by Evander Lomke on
Suicide rates are unacceptably high. A U.S. soldier, present or recent past, is said to kill himself or herself every eighty minutes. In countries suffering economic crises, the situation is in some ways even more tragic.
Reuters reports that “behind every suicide in crisis-stricken countries such as Greece there are up to 20 more people desperate enough to have tried to end their own lives.”
The economic-austerity measures taken on behalf of the Euro have eroded and strapped life in Greece to its low point since the Resistance of World War II and the bloody civil war that followed. Sociologist at Cambridge University, David Stuckler, says: “Austerity can turn a crisis into an epidemic.” Such could foster a modern Greek tragedy worthy of Euripides.
Young Greeks, now facing years of economic retraction and deflationary pressures—and 50-percent unemployment—are likely to become, if not damaged for life, emotionally unhinged to degrees unknown. Even in such a family oriented society, generational fault lines are likely to form, never completely to be bridged. Often, violence follows—suicide being one manifestation, another being domestic or societal mayhem.
According to a paper prepared for WHO last year, the economic consequences of mental-health problems—mainly in the form of lost productivity—are estimated to average between three and four percent of GNP for the entire European Union.
“De-coupling” is the term du jour for economic and, ultimately, social isolationism. The global economy has become interconnected in ways not completely understood; and “de-coupling” from the economic activities of humanity is absurd if not naive or immoral.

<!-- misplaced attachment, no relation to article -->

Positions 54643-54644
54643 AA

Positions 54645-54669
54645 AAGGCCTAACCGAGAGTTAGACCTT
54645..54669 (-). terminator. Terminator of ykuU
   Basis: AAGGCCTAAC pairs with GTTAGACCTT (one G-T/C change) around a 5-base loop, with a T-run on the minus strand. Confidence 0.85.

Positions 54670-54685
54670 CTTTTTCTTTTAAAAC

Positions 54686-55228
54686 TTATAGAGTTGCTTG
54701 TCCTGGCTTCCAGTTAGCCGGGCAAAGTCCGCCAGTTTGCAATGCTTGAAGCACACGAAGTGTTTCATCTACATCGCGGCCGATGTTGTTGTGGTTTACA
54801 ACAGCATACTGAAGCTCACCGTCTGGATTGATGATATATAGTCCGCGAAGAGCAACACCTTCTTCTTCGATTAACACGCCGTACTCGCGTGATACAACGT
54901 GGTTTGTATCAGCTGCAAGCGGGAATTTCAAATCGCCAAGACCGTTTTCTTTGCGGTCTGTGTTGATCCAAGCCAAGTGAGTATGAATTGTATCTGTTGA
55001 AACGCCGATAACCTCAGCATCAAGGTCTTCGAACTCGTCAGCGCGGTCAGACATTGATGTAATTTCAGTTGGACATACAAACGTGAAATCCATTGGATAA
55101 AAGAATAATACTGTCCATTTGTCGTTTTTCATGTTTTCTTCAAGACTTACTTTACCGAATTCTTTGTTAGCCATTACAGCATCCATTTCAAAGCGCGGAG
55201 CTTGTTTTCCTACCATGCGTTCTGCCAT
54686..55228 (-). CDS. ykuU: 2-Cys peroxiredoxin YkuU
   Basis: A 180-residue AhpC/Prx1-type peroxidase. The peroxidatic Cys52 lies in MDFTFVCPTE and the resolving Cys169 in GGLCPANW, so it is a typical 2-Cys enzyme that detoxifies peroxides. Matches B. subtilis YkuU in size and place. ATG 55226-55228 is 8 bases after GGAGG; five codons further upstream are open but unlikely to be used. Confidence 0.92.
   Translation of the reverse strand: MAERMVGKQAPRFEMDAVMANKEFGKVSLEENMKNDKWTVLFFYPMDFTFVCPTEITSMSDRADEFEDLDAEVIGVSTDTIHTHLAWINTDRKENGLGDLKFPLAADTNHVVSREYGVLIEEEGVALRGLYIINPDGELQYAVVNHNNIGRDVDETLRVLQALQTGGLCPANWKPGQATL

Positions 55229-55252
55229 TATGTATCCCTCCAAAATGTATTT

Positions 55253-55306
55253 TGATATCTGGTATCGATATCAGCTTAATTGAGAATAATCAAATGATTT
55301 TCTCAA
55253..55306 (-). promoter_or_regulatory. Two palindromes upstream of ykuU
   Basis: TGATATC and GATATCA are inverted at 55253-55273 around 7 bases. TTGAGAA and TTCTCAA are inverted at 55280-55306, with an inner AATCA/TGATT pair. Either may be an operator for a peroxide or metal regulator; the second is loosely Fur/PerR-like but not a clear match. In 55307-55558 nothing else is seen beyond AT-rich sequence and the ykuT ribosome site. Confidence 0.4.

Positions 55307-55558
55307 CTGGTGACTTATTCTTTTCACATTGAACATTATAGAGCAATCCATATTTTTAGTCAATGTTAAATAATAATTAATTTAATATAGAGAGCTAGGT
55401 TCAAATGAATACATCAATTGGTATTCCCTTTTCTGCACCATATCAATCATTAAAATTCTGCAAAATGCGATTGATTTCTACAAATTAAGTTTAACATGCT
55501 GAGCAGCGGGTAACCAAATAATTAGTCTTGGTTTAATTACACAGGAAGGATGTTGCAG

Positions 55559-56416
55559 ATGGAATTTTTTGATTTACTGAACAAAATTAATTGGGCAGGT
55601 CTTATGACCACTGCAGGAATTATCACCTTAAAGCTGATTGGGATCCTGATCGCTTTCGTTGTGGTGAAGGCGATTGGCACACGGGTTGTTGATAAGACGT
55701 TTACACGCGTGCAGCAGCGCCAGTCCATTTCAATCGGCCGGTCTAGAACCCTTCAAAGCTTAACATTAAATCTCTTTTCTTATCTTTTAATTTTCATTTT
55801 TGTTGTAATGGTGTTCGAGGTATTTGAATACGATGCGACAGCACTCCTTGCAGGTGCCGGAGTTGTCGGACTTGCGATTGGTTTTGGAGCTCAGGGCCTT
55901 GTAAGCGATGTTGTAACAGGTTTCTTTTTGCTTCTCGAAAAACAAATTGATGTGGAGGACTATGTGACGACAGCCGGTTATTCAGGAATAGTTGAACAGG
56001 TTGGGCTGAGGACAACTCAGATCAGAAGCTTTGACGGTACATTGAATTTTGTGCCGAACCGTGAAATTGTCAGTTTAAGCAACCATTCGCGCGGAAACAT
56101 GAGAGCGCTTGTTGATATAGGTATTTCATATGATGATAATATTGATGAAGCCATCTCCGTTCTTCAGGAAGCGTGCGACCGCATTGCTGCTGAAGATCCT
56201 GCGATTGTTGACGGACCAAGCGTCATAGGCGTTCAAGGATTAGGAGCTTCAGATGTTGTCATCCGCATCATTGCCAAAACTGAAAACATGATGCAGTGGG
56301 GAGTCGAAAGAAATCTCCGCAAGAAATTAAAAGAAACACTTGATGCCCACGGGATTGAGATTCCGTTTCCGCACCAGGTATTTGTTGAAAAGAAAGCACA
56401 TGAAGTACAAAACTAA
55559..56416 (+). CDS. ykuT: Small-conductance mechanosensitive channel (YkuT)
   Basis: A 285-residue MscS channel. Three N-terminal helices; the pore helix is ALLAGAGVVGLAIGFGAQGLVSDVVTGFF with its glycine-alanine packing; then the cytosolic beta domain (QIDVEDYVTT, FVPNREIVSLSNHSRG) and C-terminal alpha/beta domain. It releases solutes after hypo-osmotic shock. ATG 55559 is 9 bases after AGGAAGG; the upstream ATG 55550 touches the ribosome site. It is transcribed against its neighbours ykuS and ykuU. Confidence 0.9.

Europe’s problems are North America’s. In the U.S., we cannot wrap ourselves in head-in-the-sand ideologies. Such are comforting in the short term. More trendy terminology, such as “reaching the tipping point” or “kicking the can down the road” now carry the edge of here-and-now reality. As depicted in the lifework of Dr. Stefan de Schill, and not to mix too many more metaphors, we must come to grips with emotional (and economic) realities.
Business cycles, the psychology of “worth” in a capitalist, market-driven environment, remain a source of mystery to and for what are known as “the worldly philosophers”. If at its root—and I do not believe this is simplistic theorizing—economics is a relation between supply and demand, the psychology of demand itself is not well understood. For example, absent damage beyond normal wear and tear or other radical environmental (natural or social) change, why would a real-estate property in 2006 carry a fraction of its former value in 2012?
Does economic depression (e.g., deflation) breed emotional depression? What is the ultimate cost to citizens and society of not treating the root emotional scars? What ought to be done on a large scale? Does Europe require what amounts to a Euro Marshall Plan?
These are tough people undergoing tough times. The economics of emotion and the emotion of economics require our thoughtful attention and praxis—another word derived from this magnificent ancient civilization.